We request NOT to leave medical information on this site. Thank you!
Skip to main content

That Pain In Your Arm May Stem from Your Spine

That Pain In Your Arm May Stem from Your Spine

Your arm appears fine, but you’re experiencing pain and maybe other symptoms in the limb, such as numbness and tingling. If this sounds familiar, the problem may not be located in your arm at all, but, rather, in your spine.

As spine health experts, the team here at Texas Spine Consultants, including Michael Hennessy, MDRobert Viere, MDAndrew Park, MDChester Donnally, MD, and Heidi Lee, MD, understand the widespread effects that problems in your spine can have, including arm pain.

The foundation of your peripheral nervous system

Your spine plays many important roles, and one of the chief among them is providing passage for your peripheral nervous system. Along your spine, there are 31 nerve roots that branch out to form your peripheral nervous system — eight in your cervical spine (neck), 12 in your thoracic spine (mid back), five in your lumbar spine (lower back), and six that branch out from your sacrum and coccyx.

How a problem in your spine can lead to arm pain

If you have a problem along your cervical or thoracic spine that’s compressing a nerve root or group of nerves, you can experience symptoms in seemingly unrelated areas as the problem extends down the length of the nerve.

When you’re experiencing unexplained arm pain, this may signal a pinched nerve in your cervical or thoracic spine. Called radiculopathy, this nerve compression affects the function of the nerves that branch out from the nerve roots.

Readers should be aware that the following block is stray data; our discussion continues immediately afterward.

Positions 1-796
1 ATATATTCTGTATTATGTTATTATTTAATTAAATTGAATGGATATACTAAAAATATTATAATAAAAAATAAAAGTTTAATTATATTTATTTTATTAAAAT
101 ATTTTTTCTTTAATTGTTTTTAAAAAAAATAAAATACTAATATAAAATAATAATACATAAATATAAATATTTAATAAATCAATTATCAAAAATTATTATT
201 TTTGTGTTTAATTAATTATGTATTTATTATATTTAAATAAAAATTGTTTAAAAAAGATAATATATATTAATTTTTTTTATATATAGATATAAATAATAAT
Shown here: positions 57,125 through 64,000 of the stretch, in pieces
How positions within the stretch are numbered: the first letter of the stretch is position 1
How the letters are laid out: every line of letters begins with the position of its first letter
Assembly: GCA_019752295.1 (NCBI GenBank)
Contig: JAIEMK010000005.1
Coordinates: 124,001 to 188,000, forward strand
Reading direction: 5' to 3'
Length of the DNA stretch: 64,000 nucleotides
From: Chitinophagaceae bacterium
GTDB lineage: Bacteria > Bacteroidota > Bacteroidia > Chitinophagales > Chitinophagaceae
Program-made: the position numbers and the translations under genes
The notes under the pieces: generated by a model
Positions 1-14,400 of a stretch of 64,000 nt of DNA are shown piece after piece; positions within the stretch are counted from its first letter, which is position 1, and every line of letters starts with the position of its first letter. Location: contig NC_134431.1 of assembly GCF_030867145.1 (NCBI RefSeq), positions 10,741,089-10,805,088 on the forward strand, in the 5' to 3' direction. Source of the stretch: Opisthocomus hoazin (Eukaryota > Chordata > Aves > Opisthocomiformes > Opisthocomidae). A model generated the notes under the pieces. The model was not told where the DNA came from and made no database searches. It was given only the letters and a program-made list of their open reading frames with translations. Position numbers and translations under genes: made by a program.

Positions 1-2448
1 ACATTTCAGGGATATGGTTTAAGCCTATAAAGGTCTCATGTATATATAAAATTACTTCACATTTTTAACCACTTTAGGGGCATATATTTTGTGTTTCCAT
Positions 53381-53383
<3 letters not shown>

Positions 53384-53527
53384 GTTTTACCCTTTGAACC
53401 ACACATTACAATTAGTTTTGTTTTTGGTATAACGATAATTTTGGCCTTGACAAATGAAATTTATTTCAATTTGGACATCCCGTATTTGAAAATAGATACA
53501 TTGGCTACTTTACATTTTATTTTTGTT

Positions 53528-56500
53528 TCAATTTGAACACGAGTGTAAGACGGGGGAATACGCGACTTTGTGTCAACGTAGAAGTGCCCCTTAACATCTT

For example, if you have a disc that’s bulging in your neck, it can press up against the nerve root that serves as the foundation of the sensory nerves in your arms and hands.

While we’re discussing arm pain here, other symptoms that often accompany cervical radiculopathy include numbness and tingling in your hands.

While a herniated disc in your neck is one of the primary causes of cervical radiculopathy, the problem can also occur due to degenerative disc disease, cervical spinal stenosis, and arthritis.

Relieving your arm pain

The best way to find out whether your arm pain is related to your spine is to come see us. We first review your symptoms and your medical history and then we use advanced imaging, such as an x-ray or an MRI, to get a closer look at the structures in your spine.

If we identify a problem in your neck, we provide you with treatments that should help to resolve the issue, as well as the discomfort in your arm. What these steps are very much depend on the underlying problem and include:

In advanced cases, we may need to go in surgically to relieve the pressure on the nerve roots in your neck.

To get started on finding relief for your arm pain, please contact one of our offices in Addison or Plano, Texas, to set up an appointment. 

You Might Also Enjoy...

Advantages of Disc Replacement Over Spinal Fusion

You’re in a considerable amount of pain thanks to a bad disc in your neck or lower back and you want to understand your surgical options better. Here, we explore spinal fusion versus artificial disc replacement.

Is Spinal Stenosis Reversible?

The answer to the question we pose in the title is — no, spinal stenosis is not reversible. This doesn’t mean that you’re not without treatment options that can help you move more freely. Here’s what you need to know.

5 Tips to Ease Your Recovery from Spine Surgery

You’ve determined that the best road to relief from your back or neck pain is spine surgery. With that decision made, it’s a good idea to spend some time preparing in advance so that your recovery goes smoothly.

The Advantages of Disc Replacement in Your Neck

A disc in your neck has broken down to the point where pain and stiffness are greatly impacting your life. Instead of removing the diseased disc, we can replace it with an artificial disc that offers many benefits.